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About this book

This book, by one of the leading theorists of social work, tackles a subject of crucial importance to students and practitioners alike: how social workers can enable their clients to challenge and transcend the manifold oppressions that disempower them (whether through poverty, disability, mental illness, etc.). It moves from a discussion of social work's purpose and ambitions to an exposition of theory and, from there, to the practice arenas of working with individuals, in groups, within organisations, and within a wider social and political context.

Table of Contents

Introduction

Abstract
Eradicating oppression and asserting their right to self-expression in a world that they control has become a key concern of peoples1 across the globe as they engage with one another to realise their hopes for a better tomorrow. Their demands for autonomy and empowerment, coupled with the creation of more egalitarian social relations amongst and between different populations, have challenged prevailing definitions of citizenship and participation within the nation-state, including its welfare component, and civil society (Dominelli, 2000). Together, these forces have had a major impact on the theories and practices of the caring professions, of which social work is one.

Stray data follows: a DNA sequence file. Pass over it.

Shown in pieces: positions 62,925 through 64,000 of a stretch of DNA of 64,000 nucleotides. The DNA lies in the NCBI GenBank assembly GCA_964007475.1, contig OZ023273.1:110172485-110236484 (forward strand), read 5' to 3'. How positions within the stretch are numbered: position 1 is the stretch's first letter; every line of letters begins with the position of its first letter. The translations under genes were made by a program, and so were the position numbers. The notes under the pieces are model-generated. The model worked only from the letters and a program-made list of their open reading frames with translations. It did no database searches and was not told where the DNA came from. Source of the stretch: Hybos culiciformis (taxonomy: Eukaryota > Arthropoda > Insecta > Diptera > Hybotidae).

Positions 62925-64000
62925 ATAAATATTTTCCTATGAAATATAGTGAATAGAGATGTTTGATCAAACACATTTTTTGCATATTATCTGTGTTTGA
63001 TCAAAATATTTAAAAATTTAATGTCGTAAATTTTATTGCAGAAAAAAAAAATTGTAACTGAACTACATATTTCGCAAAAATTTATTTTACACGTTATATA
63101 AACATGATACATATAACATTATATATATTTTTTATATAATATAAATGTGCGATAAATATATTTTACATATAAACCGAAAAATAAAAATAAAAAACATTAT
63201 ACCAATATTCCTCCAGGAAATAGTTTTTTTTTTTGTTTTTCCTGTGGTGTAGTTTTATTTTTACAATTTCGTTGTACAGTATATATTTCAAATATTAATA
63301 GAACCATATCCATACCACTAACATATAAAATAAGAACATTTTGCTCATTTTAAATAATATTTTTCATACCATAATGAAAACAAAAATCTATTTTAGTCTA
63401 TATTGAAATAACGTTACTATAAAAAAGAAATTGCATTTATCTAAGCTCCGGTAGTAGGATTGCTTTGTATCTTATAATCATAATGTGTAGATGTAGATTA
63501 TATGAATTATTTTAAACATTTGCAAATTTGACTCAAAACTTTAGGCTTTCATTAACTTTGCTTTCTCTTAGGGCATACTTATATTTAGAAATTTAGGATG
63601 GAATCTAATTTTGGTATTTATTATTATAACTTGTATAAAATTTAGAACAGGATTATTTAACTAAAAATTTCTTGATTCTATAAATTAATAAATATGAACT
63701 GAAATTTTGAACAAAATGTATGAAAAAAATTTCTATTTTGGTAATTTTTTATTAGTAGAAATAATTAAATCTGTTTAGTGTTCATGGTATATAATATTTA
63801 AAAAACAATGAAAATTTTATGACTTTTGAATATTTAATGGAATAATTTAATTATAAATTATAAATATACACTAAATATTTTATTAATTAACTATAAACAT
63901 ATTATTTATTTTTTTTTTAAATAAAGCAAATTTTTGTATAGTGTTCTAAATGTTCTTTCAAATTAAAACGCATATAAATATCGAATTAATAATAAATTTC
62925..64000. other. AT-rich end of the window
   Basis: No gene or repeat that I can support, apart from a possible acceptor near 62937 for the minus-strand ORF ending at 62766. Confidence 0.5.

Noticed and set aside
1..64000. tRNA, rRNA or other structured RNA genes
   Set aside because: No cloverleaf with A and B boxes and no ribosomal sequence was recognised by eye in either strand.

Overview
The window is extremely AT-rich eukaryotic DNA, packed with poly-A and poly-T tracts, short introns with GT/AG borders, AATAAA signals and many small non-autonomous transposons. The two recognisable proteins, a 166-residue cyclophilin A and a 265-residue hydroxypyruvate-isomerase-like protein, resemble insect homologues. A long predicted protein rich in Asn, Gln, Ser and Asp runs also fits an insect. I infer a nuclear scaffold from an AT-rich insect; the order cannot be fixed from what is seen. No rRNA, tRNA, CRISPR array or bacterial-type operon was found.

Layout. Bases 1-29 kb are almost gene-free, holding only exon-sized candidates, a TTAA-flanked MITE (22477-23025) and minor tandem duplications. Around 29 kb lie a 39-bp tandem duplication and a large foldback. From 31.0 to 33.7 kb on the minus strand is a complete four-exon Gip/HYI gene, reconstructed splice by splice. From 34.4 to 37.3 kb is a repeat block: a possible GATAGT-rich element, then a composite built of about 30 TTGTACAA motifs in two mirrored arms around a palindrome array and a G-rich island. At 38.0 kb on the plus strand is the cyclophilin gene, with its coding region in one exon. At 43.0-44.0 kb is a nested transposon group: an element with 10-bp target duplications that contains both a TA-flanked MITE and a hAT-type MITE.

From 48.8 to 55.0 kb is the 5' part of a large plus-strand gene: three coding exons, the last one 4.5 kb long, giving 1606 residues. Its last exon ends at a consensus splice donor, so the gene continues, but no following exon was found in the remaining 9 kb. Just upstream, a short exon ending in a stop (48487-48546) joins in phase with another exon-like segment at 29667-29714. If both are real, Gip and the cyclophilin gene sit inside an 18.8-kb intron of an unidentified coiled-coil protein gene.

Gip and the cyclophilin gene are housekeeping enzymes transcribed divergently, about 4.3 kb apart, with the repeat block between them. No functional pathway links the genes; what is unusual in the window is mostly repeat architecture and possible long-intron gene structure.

Lena Dominelli, Jo Campling

Chapter 1. Introducing Anti-Oppressive Theories for Practice

Abstract
Popular understandings of ‘oppression’ tally with dictionary definitions of the word as ‘the exercise of power in a tyrannical manner; the cruel treatment of subjects, inferiors; the imposition of unjust burdens’ (The Shorter Oxford English Dictionary, Vol II, 1967, p. 1376). These definitions depict a binary division between peoples: those who oppress and those who are oppressed. And, they focus largely on the interpersonal interaction between these two groups. Useful as these insights into oppression are, they are inadequate for painting a full picture of oppression: how it works; how it is experienced; how it is reproduced; and how it might be resisted and eradicated.